Cannes Lions Launches With Focus on Sports, Streaming, AI

Buzz this year includes ‘Lions King’ Michael Kassan upending the ad business with new company to challenge MediaLink

A purple neon-lit party aboard a yacht with a number of people mingling on its deck.
A fashion fundraiser and disco on the VX Yacht at the 2023 Cannes Lions. (Photo by Richard Bord/Getty Images for Vayner)

CANNES – Launching on Monday, the Cannes Lions International Festival of Creativity will be an advertising mecca drawing everyone from Elon Musk to Queen Latifah and John Legend, redirecting the focal point of the creative economy from legacy properties to streaming platforms powered by AI.

At a press conference Sunday, Lions organizers said 12,000 delegates from 90 countries were registered for the event. The creative economy is worth $250 billion currently, they stated, expected to rise to $480 billion by 2027. 

All that commerce may be well and good, but the drama will be among the power players stalking the Croisette. That includes ‘The Lions King’ Michael Kassan and UTA-owned MediaLink, the company he founded, which is a strategic advisor to media and marketing outlets and helped catapult the Lions to a global advertising powerhouse.

Kassan is now in a legal dispute with UTA CEO Jeremy Zimmer over breach of contract or alleged theft, depending on which lawsuit you read. But it’s indisputable that Kassan put the Lions on the map by boosting the star wattage and high-profile networking ops.

First — the star power. Where else can you find SpaceX and Tesla CEO Elon Musk, author Deepak Chopra and actor/rapper Queen Latifah gathered in one room? Or actors like Jessica Alba and Andie MacDowell rubbing shoulders with musicians like John Legend and Janelle Monáe, with sports stars including the Tennessee Titans’ DeAndre Hopkins and rapper/college basketball star Flau’jae Johnson debating sports and mental health? You’ll find the Saudi and South African tourism reps, plus even the odd filmmaker.

Awards categories reflect this diversity, spanning gaming, music, sports, craft, media, public relations, social media and influencers. Business executives in attendance include UTA Sports co-head and COO Andrew Thau, Main Street Advisors founder and CEO Paul Wachter (also of UTA) and entertainment marketer Jonelle Brown, Paramount’s director of global franchise planning and studio marketing.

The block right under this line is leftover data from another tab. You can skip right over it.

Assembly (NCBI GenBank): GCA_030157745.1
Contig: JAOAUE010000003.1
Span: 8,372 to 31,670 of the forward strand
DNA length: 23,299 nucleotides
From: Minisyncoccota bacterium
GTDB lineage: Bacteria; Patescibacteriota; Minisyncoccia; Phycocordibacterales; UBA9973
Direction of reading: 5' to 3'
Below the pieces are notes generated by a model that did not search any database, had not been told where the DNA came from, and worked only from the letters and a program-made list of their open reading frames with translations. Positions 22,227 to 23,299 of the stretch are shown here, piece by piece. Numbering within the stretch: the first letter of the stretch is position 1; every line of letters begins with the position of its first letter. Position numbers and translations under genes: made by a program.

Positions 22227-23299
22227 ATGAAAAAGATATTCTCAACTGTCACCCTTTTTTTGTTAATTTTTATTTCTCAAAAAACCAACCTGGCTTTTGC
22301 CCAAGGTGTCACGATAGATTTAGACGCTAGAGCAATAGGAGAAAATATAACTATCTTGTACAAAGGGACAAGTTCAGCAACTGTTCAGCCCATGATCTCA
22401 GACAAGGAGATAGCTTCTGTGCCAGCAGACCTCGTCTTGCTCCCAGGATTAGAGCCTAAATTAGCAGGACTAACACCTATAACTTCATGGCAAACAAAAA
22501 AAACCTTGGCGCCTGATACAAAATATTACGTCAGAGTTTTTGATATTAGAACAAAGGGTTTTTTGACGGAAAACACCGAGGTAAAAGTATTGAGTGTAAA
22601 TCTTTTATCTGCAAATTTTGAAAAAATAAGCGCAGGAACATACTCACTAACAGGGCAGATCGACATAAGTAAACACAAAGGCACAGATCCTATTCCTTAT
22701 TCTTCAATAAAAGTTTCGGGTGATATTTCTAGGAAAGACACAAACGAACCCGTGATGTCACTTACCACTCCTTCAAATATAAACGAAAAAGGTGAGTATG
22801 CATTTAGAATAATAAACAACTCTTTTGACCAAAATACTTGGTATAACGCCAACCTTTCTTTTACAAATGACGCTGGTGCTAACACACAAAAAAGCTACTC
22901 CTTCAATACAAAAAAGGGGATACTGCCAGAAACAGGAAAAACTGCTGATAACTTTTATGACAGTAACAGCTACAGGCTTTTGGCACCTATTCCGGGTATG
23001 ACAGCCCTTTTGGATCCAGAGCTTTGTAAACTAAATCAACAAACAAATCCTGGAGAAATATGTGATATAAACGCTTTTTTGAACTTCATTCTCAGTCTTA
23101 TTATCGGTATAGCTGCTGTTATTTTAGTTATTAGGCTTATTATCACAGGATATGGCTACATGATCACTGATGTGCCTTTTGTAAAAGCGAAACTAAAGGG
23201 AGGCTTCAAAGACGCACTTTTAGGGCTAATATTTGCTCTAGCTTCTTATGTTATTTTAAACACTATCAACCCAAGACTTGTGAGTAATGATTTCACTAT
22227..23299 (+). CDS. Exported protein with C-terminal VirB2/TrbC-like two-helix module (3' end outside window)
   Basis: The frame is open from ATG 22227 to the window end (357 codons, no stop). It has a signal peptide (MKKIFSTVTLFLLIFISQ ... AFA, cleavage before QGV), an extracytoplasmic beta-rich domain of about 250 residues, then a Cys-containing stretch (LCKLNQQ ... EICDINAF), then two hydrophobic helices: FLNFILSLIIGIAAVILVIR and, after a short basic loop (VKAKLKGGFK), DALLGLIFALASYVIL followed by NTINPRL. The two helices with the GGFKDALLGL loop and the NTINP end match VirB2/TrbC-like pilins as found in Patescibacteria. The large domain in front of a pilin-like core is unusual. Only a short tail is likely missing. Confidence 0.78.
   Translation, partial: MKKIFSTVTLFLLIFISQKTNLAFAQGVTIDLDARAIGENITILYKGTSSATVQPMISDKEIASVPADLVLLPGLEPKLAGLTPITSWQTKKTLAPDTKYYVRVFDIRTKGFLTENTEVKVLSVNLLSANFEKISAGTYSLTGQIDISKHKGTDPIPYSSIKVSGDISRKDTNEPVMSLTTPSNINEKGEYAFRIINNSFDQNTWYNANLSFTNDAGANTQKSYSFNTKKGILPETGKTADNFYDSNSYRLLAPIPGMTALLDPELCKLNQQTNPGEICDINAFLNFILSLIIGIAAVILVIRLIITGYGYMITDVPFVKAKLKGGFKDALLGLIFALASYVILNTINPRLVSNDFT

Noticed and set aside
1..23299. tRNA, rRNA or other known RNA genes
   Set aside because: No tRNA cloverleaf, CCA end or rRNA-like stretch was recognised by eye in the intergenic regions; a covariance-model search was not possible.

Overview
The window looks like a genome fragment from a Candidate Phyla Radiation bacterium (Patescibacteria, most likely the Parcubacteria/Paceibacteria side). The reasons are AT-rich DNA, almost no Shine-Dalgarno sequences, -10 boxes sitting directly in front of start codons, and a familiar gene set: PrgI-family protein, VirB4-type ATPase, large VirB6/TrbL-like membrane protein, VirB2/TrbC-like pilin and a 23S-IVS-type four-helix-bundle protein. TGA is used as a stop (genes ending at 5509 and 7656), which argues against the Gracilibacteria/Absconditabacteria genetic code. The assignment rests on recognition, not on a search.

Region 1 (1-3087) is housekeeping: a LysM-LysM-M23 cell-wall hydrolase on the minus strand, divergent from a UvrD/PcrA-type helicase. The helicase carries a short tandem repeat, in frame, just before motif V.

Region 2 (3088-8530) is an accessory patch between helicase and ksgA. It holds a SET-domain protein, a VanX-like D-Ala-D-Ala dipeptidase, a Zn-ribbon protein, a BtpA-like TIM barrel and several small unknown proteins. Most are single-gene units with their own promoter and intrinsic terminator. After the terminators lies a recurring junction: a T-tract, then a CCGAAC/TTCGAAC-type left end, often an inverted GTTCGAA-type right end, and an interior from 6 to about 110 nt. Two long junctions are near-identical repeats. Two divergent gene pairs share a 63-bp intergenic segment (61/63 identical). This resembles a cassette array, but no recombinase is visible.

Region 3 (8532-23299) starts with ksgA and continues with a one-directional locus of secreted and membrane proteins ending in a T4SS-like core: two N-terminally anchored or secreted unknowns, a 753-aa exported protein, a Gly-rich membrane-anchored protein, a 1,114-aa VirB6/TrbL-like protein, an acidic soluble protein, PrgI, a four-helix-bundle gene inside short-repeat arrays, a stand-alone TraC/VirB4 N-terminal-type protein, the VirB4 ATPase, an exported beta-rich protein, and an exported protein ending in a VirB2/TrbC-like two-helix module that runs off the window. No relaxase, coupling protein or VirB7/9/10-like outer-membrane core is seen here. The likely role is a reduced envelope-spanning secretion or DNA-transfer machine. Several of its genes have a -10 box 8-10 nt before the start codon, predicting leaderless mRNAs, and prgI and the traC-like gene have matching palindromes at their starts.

Alongside official panels hosted by the Lions organizers, beaches set up by companies like Spotify, META, Brand Innovators and MediaLink address key branding and advertising topics in intense programming schedules.

On Wednesday, Musk is presenting a talk on “Exploring New Frontiers of Innovation” in the Grand Theatre, while over at the MediaLink beach, panels this week include the Black Executive CMO Alliance’s “Future Leaders: Inclusive Intelligence.” Speakers include Johnson and Johnson senior product manager Nadja Briscoe, Brown from Paramount, Nike global art director Warren Cochrane, S.C. Johnson director of North American eCommerce, Alyson Harvey and Jerri DeVard, founder and CEO of the Black Executive CMO Alliance itself. 

Sports is also front and center at MediaLink and elsewhere. MediaLink panels include “The Moment: Women & Sports,” featuring Klutch Sports Group COO Fara Leff, USC Trojans basketball player JuJu Watkins and The Athletic writer Meg Linehan.

“Suits & Stars: The Business Story of Sports” will includes speakers Myles Garrett of the Cleveland Browns, DeAndre Hopkins of the Tennessee Titans and UTA’s Thau.

Behind closed doors, companies like Brand Innovators, run by cofounder and CEO Marc Sternberg, and Kassan’s new venture will put together movers and shakers to keep the big advertising bucks flowing. 

That’s a fast-shifting landscape, with streamers like Amazon’s Prime Video and YouTube dominating business at the recent upfronts. Amazon introduced advertising on Prime Video just six months ago.

Industry insiders say that if Amazon sold all its advertising slots across all its platforms, it could take in $6 billion annually. Traditional TV took in $19 billion at last year’s upfronts in total.

Streaming now accounts for 37% of U.S. television viewing, according to Nielsen. Netflix and Prime Video joined the upfronts for the first time this year, as Netflix has also brought in more users viewing ad-supported programming through its lower-priced tiers.

With entertainment advertising still in a slump overall, there’s plenty to talk about at the Lions. According to media strategy company GroupM’s figures from December 2023, U.S. TV ad revenue, including traditional and connected TV (CTV) (excluding political advertising), will drop 0.6% in 2024 to $64.1 billion.

Other big Lions topics include AI, which dominated the event last year. Diversity also remains in vogue. 

Cannes Lions 2024 introduces its first women’s space Empower Cafe as it seeks to improve diversity and equality overall.

Global disruptor Yolonda Brinkley, founder of the Diversity in Cannes program at the Cannes Film Festival, said, “Since the 2018 launch of the Can Cannes Diversity Collective, the Lions has been on my radar, as many people confused Diversity in Cannes to this newly launched organization, fighting a similar battle at the Cannes Lions. Fortunately for the CC:DC team, the Cannes Lions leadership, unlike the patriarchy at the Cannes Film Festival, was receptive to their efforts to diversify the Cannes Lions, and the global advertising and marketing industries. As a result, I’ve seen tremendous growth in the inclusion efforts at this international festival of creativity and I absolutely want to experience it for myself and plan to be there in 2025.”

Five hundred speakers are taking part in this year’s event.

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